Either that, or you’re trying to pretend you have no real weaknesses, other than your pursuit of greatness. Which, unfortunately, is something recruiters can spot a mile off.

There aren’t a lot of positive outcomes.

 

What you should do: Be honest. If you give recruiters enough of your skills, achievements, and experience, they’ll be able to make an informed decision on what you’re really like. And never, ever bring up weaknesses on your CV. Save that for the interview…

 

 5. ‘I’m a people person’

Although this attribute is incredibly important attribute to have for a number of jobs (particularly customer facing ones), it’s a bad idea to include it in your CV.

As with most clichéd phrases, it doesn’t have much meaning. Doesn’t everyone have the ability to speak to other humans, at least to some extent?

Additionally, it’s likely that your CV will be sent to someone in HR, and members of this industry notoriously dislike this phrase – so not only will you be using an overused line, you’ll also risk mildly irritating the person with the power to move your application further.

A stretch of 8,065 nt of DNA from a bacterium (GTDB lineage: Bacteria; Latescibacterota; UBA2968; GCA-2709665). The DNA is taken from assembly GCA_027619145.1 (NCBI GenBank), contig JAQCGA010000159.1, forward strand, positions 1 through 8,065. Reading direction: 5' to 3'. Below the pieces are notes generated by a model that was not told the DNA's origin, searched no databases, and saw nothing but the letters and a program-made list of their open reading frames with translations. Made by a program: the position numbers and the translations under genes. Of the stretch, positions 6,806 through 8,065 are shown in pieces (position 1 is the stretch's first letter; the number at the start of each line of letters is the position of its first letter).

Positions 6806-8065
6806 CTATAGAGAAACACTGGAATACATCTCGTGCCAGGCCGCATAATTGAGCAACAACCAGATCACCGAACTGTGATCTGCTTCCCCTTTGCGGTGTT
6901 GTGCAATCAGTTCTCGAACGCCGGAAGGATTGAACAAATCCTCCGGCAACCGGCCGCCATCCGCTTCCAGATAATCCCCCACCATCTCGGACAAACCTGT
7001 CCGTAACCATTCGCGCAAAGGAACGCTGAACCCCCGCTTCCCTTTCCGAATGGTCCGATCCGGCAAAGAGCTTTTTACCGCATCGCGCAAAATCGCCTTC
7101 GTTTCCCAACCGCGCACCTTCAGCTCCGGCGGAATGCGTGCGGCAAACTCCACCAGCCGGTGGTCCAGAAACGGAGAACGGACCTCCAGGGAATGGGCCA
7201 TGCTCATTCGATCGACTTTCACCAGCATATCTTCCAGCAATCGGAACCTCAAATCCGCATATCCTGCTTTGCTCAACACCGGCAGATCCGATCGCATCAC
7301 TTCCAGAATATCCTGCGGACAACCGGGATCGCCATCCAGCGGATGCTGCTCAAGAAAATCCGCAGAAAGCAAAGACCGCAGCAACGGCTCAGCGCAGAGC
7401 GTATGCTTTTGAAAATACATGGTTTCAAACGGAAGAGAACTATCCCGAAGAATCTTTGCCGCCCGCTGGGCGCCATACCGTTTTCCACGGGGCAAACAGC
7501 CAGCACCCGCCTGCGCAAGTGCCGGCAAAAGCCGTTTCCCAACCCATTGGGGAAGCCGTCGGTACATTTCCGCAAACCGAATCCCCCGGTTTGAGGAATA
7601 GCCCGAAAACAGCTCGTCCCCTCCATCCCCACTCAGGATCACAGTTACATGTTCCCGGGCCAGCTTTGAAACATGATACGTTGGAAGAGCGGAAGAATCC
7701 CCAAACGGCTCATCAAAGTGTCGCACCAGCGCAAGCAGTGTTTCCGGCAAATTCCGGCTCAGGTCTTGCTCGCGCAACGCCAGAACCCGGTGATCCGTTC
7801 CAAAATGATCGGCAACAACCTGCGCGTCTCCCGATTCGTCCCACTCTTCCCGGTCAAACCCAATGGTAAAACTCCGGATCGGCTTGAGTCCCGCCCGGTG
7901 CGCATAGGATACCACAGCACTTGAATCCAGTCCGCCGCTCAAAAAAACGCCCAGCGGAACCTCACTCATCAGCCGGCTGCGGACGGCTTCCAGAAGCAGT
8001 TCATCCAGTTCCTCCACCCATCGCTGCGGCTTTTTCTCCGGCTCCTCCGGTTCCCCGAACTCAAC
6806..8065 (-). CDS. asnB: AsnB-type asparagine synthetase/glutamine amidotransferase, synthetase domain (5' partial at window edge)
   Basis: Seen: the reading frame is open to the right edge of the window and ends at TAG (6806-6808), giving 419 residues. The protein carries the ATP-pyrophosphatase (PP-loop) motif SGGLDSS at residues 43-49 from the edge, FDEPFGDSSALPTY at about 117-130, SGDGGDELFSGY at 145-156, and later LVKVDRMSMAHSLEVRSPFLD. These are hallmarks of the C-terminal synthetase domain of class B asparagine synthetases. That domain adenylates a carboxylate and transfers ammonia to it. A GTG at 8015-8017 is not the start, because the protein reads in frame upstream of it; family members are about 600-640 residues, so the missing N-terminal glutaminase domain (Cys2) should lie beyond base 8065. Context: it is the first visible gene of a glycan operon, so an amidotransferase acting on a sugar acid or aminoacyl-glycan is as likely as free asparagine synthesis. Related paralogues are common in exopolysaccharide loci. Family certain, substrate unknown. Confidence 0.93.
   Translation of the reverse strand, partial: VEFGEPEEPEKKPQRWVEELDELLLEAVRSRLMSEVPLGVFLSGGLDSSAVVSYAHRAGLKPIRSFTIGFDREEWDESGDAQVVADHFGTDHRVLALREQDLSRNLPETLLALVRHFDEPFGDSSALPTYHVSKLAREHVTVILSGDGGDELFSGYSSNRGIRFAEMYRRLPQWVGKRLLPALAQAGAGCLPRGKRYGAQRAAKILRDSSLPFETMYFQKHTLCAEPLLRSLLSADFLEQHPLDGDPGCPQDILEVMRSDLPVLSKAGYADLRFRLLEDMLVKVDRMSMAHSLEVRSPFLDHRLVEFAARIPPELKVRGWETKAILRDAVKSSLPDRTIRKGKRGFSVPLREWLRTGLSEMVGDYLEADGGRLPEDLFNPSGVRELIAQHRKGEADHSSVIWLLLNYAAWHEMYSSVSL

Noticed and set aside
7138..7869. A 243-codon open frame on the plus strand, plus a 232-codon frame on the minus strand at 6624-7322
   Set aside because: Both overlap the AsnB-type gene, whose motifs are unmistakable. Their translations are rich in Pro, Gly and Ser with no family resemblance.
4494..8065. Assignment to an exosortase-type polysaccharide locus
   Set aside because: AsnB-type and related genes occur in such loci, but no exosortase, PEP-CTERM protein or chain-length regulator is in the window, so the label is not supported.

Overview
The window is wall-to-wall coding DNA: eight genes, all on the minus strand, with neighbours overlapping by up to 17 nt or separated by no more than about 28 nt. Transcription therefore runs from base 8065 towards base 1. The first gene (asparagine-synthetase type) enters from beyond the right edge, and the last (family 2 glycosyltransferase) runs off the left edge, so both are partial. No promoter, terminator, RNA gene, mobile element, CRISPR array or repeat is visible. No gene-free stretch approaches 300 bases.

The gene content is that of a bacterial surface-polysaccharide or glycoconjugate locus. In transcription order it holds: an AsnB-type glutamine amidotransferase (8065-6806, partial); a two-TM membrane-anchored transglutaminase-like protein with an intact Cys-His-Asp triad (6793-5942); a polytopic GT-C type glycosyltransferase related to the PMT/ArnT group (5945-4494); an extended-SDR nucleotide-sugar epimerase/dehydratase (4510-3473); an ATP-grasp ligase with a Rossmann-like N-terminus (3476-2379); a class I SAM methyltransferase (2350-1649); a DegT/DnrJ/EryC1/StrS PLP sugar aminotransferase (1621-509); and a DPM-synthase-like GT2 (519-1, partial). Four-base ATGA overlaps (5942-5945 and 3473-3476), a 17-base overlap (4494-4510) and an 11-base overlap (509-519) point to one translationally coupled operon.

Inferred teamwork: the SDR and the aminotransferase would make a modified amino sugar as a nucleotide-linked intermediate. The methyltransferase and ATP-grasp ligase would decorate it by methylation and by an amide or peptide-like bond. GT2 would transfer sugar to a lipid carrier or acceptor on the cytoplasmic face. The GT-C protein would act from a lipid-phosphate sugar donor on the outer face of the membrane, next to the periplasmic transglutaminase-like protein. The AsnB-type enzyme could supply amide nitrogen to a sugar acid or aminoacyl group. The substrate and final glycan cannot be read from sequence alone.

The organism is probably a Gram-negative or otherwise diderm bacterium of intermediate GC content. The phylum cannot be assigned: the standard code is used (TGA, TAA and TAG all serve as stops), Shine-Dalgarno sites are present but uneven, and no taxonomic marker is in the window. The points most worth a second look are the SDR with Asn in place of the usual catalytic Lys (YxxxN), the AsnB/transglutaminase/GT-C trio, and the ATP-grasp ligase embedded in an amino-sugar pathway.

Without any context or elaboration, this is essentially just a fancy use of alliteration – and one that your CV could definitely do without.

 

What you should do: Don’t be afraid to demonstrate your ‘people skills’, but display them in a way that effectively describes your communication skills, customer service experience, and affability, all at the same time. Proven instances and examples of successful interactions and good relationships with colleagues or customers will always work in your favour.

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  • Andrew Middleton

    Ironically, employers use exactly these phrases in their blandly worded adverts. Probably because they don’t know what they’re looking for.

    • Marcus

      Bang on the money there!

    • Well said